This excessive inflammatory response is referred to as Systemic Inflammatory Response Syndrome or SIRS. Death is a result of what is called the shock cascade. The sequence of events is as follows:

  • Neutrophil-induced damage to the capillaries, as well as prolonged vasodilation, results in blood and plasma leaving the bloodstream and entering the surrounding tissue. This can lead to a decreased volume of circulating blood (hypovolemia).
  • Prolonged vasodilation also leads to decreased vascular resistance within blood vessels while high levels of TNF inhibit vascular smooth muscle tone and myocardial contractility. This results in a marked hypotension.
  • Activation of the blood coagulation pathway can cause clots called microthrombi to form within the blood vessels throughout the body causing disseminated intravascular coagulation (DIC).
  • Increased capillary permeability as a result of vasodilation in the lungs, as well as neutrophil-induced injury to capillaries in the alveoli, lead to acute inflammation, pulmonary edema, and loss of gas exchange in the lungs (acute respiratory distress syndrome or ARDS). As a result, the blood does not become oxygenated.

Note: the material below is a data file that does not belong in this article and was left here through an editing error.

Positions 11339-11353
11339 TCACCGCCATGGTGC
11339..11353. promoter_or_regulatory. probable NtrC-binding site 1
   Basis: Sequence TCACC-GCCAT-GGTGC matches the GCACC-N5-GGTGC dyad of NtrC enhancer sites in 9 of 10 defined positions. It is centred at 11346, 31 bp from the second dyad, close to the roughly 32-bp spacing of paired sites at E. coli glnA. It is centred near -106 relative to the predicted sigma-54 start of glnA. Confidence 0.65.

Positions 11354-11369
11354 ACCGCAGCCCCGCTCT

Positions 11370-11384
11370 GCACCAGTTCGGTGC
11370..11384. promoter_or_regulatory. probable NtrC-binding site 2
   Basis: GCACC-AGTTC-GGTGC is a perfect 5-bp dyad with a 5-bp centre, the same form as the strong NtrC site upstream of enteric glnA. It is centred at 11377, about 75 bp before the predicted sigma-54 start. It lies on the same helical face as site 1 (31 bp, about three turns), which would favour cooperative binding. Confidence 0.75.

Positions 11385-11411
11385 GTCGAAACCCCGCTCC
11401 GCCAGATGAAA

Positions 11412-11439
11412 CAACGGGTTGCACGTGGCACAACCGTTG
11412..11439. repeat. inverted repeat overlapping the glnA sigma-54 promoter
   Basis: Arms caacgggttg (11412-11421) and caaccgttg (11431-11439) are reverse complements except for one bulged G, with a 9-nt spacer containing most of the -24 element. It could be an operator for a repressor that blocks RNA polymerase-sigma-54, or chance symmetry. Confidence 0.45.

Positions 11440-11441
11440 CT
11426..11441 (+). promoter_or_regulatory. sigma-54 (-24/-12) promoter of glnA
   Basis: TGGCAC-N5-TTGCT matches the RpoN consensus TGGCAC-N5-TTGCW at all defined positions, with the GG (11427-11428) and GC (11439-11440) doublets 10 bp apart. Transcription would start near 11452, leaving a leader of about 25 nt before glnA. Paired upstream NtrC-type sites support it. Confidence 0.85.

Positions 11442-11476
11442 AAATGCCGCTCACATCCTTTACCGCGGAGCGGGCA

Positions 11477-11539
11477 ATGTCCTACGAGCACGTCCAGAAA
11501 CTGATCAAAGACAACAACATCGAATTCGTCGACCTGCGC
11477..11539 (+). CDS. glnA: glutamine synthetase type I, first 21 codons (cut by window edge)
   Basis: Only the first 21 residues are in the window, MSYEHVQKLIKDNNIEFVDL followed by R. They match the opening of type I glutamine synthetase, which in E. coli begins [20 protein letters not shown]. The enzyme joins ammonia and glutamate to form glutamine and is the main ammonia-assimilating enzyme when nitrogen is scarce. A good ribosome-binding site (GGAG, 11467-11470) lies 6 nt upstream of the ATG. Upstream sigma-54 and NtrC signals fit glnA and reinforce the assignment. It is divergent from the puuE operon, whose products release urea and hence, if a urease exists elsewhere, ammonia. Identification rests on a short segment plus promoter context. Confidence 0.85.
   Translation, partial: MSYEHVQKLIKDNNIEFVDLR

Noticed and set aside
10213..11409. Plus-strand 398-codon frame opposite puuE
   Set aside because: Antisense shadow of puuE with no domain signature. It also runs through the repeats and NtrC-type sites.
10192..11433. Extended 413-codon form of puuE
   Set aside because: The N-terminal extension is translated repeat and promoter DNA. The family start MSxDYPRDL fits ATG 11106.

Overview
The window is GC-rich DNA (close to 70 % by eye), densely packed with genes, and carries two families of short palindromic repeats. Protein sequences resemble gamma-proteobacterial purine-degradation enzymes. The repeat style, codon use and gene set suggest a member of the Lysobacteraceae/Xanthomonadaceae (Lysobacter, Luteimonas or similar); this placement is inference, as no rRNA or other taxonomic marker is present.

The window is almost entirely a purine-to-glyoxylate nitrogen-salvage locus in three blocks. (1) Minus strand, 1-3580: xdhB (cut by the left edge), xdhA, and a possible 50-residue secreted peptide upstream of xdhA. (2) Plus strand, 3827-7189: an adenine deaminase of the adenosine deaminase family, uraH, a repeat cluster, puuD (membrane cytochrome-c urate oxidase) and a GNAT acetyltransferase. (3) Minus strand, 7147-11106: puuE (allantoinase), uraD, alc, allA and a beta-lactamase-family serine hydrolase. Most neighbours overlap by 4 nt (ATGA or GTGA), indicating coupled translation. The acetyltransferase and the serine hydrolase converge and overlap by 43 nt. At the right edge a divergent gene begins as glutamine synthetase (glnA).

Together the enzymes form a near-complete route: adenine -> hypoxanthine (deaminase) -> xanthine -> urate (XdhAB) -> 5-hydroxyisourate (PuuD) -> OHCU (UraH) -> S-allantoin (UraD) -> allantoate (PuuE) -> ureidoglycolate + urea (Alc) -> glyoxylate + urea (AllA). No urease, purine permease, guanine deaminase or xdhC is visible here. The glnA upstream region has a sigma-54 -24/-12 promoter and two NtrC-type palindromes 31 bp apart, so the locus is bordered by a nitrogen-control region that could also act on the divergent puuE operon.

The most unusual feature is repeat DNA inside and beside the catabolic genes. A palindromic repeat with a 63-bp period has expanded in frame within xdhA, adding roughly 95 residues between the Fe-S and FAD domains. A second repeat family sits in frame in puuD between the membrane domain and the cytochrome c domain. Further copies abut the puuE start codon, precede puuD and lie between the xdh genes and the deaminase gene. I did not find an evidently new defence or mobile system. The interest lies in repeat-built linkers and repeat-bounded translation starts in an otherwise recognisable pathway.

• Hypotension, hypovolemia, ARDS, and DIC result in marked hypoperfusion.
  • Hypoperfusion in the liver can result in a drop in blood glucose level from liver dysfunction.
  • Hypoperfusion leads to acidosis and the wrong pH for enzymes involved in cellular metabolism resulting in cell death.
  • Hypoperfusion also can lead to cardiac failure .

Collectively, this can result in :

  • end-organ ischemia: a restriction in blood supply that results in damage or dysfunction of tissues or organs,
  • multiple system organ failure (MSOF),
  • death.

Both pili and surface proteins in the Gram-negative cell wall function as adhesins, allowing the bacterium to adhere intimately to host cells and other surfaces in order to colonize and resist flushing. Some Gram-negative bacteria also produce invasins, allowing some bacteria to invade host cells. Motility, capsules, biofilm formation, and exotoxins also play a role in the virulence of some Enterobacteriaceae.

For further information on virulence factors associated with various Enterobacteriaceae, see the following Learning Objects in your Lecture Guide: